Years later, as a young lad, I accompanied my mum to see Pet on stage as Marie Von Trapp in The Sound of Music. Afterwards, we wrote to her, asking for her autograph, and she kindly sent some nice signed promo shots from the show by return post.

    A class act, Petula, is what I’m trying to say.

    Liked by 1 person

    1. And this is why I love blogging about music – There is always the chance someone may drop by with a personal story about the song or artist. Great stories from you so thanks for dropping by – Petula Clark always came across as being a very intelligent lady who didn’t have any diva-like tendencies and of course she married a Frenchman/lived in France for most of her life which probably helped. She just carries on working to this day and was apparently in the West End version of Mary Poppins last year as the Bird Woman. All theatres now closed of course, which is making me sad, as one of my favourite pastimes.

      I wrote about this song in my early days of blogging as one of my favourite songs from the 60s – Wasn’t until I did some research that I discovered it was about a couple having “a domestic”. Somehow, because it was so jaunty, it had never occurred to me but now makes sense. Still like it though:

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  2. Oh Alyson, it’s all so sad, we just never envisaged such times. I feel like we’re in a never-ending limbo, but we just have to keep putting one foot in front of the other until we eventually get to the other side (and, hopefully – Edinburgh?!)
    Lovely tale about Pet from Martin too. She seems to be a great example of classy, hard-working artiste keeping it real!

    Liked by 1 person

    1. I probably shouldn’t have written this one as it’s not a great advert for our town but my trip into the centre this week was a bit of a shock to the system and by 4.30pm it felt really dead. The good news is that as of today the areas of grass that have been left to grow wild for months have now been cut and things are at least looking tidier. I just hope some more shops re-open soon but with the rules they way they are it’s not easy for them. Same everywhere though and as you say we will eventually get to the other side and cross fingers…. Edinburgh!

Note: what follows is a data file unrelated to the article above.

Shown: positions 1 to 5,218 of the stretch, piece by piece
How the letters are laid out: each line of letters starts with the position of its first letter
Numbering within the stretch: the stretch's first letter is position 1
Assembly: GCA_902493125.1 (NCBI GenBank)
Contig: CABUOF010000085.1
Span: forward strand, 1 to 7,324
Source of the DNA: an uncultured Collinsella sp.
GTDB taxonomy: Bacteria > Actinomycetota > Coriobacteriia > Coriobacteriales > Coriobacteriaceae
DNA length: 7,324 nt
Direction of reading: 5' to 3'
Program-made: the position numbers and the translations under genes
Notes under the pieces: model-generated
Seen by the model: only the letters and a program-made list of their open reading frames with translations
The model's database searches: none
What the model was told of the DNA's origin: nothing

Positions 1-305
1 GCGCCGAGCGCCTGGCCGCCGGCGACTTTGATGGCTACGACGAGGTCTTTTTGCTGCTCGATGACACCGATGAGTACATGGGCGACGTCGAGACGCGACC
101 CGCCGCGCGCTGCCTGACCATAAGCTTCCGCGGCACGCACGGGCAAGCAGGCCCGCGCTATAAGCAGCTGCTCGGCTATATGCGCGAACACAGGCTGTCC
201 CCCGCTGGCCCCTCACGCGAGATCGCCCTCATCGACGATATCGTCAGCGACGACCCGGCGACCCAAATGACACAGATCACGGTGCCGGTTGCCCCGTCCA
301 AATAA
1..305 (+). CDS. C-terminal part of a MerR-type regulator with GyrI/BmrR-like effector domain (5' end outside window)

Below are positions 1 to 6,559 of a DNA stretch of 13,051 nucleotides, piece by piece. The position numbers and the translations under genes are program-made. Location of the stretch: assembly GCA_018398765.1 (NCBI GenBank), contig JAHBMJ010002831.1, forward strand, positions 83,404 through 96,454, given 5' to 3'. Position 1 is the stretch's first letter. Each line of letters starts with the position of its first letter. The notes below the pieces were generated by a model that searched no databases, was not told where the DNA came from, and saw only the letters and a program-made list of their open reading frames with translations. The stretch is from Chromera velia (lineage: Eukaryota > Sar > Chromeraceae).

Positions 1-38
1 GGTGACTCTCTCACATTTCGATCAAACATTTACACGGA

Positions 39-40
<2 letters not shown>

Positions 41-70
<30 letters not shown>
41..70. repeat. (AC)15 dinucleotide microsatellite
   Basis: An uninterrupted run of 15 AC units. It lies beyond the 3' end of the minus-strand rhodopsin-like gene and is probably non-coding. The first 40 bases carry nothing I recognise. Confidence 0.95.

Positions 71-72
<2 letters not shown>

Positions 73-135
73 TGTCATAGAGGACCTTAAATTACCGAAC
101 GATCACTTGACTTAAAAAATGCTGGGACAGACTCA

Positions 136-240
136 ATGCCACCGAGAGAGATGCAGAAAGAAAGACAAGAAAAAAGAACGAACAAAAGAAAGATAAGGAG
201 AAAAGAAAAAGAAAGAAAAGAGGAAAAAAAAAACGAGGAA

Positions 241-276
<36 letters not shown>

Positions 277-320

Yes, I really liked Martin’s story about a classy, hard-working lady. Ha ha – Keeping it real indeed.

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  3. Very sobering indeed. I am about to go into downtown Boston tonight for the first time since February. It will be interesting to see how it is. Either way, it will never dim the glory of Petula Clark’s masterpiece of friendly advice and citified good times. One of the first songs I ever remember loving on the radio. Hang in there, Alyson!

    Liked by 1 person

    1. Hi Rick – Hope your trip downtown went better than mine. I want to feel positive about the future of our town centre but not easy at the moment. I can only hope that a solution is found for the current crisis, and the tourists return, but it’s going to be a while. The pace of change has been rapid for many sectors and I don’t think people will go back to their old ways now.

      But as you say, once you listen Petula’s jaunty song, it makes things feel a whole lot better. One of the first songs I remember too.